In an unprecedented deal for the state of Wisconsin, Foxconn, a Taiwanese electronics company, has been offered an incentive package worth an estimated $3 billion to bring a manufacturing plant to southeast Wisconsin. Part of that incentive package was new legislation governing judicial procedures for cases involving an electronics and information technology manufacturing zone (“EITM zone”). The future location of Foxconn’s plant is the only EITM zone in the state. The legislation specifies the following changes:
- Any judgment or order of a trial court ruling on a decision by a state or local official, board commission, condemnor, authority or other department concerning an EITM zone is eligible for an expedited appeals procedure;
- The court of appeals must certify an appeal to the Wisconsin Supreme Court following the parties’ completed briefing to the appellate court. The Wisconsin Supreme Court must give preference to certifications in cases regarding EITM zones; and
- Any judgment or order by a trial court regarding an EITM zone is automatically stayed upon filing an appeal. Any party may petition the appellate court to modify or vacate the stay in the meantime.
Debate is growing as to the constitutionality of the new legislation, as some argue that these procedures infringe on the separation of powers enumerated in Wisconsin’s constitution. Wisconsin law holds that all legislative acts are presumed constitutional; however, a showing of unconstitutionality beyond a reasonable doubt can defeat the presumption. See, e.g., Wisconsin Retired Teacher’s Ass’n v. Employee Trust Funds Bd.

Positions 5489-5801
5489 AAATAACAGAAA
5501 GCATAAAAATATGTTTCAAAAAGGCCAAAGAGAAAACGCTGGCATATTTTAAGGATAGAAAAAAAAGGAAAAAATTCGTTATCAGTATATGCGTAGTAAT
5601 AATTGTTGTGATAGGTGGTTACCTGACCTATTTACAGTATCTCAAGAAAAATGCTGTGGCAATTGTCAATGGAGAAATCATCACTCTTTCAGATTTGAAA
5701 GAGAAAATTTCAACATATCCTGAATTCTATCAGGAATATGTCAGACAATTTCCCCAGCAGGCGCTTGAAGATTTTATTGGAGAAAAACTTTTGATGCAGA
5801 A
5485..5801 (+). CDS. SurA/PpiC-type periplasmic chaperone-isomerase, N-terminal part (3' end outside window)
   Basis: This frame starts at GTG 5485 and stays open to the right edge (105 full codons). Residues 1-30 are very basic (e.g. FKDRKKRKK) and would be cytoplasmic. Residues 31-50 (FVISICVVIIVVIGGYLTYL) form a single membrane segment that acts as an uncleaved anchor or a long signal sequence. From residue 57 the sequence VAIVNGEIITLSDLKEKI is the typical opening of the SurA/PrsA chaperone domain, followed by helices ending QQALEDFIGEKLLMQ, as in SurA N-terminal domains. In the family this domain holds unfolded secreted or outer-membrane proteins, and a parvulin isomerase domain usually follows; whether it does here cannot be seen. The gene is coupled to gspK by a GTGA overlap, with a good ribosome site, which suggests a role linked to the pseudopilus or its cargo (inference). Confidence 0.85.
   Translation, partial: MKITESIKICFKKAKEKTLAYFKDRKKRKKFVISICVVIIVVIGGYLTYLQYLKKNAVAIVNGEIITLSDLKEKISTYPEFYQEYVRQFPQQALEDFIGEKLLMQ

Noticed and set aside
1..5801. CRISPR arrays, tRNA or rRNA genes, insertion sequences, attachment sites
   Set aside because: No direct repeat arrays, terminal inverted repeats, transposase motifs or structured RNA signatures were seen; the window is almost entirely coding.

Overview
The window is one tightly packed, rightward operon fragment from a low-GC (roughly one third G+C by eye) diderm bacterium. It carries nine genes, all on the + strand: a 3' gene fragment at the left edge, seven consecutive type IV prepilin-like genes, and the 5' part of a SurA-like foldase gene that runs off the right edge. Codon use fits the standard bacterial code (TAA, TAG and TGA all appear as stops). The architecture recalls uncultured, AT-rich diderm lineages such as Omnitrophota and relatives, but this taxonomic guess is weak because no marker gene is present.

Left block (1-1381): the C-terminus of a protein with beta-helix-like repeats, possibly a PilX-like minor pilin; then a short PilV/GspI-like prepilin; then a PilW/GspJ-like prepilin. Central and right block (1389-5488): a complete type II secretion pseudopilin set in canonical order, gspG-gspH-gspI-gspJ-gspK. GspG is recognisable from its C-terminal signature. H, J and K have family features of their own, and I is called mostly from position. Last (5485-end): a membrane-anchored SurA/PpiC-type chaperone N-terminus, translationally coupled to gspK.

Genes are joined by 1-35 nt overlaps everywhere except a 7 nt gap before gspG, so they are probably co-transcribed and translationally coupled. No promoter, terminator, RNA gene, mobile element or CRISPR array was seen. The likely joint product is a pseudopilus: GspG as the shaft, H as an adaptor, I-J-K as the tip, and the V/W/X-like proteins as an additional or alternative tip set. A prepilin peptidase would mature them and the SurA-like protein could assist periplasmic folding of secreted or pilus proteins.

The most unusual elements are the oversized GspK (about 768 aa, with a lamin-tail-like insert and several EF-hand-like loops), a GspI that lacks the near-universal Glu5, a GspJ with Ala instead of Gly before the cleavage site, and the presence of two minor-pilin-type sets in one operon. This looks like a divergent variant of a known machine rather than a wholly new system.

A three-part test is used to determine whether a legislative action infringes on the separation of powers implicit in Wisconsin’s constitution. See, e.g., State v. Horn. The first step is to determine whether the subject matter of the legislation falls within the legislature’s enumerated powers. The next step is determine whether the legislation’s subject matter is within the judiciary’s powers. If the subject matter is exclusively within the judiciary’s role, as proscribed in the constitution, the analysis stops here, as any legislative exercise within this exclusive area is unconstitutional.
If the subject matter is within both the legislature’s and the judiciary’s purview, then the third step of the test is to determine whether the legislation unduly burdens or substantially interferes with the judiciary’s function. If the court finds the judiciary is burdened or interfered with, the legislation is unconstitutional.
This one-of-a-kind legislative carve out in exchange for Foxconn’s business in Wisconsin will surely impact future negotiations with businesses looking to establish a presence in Wisconsin in the future.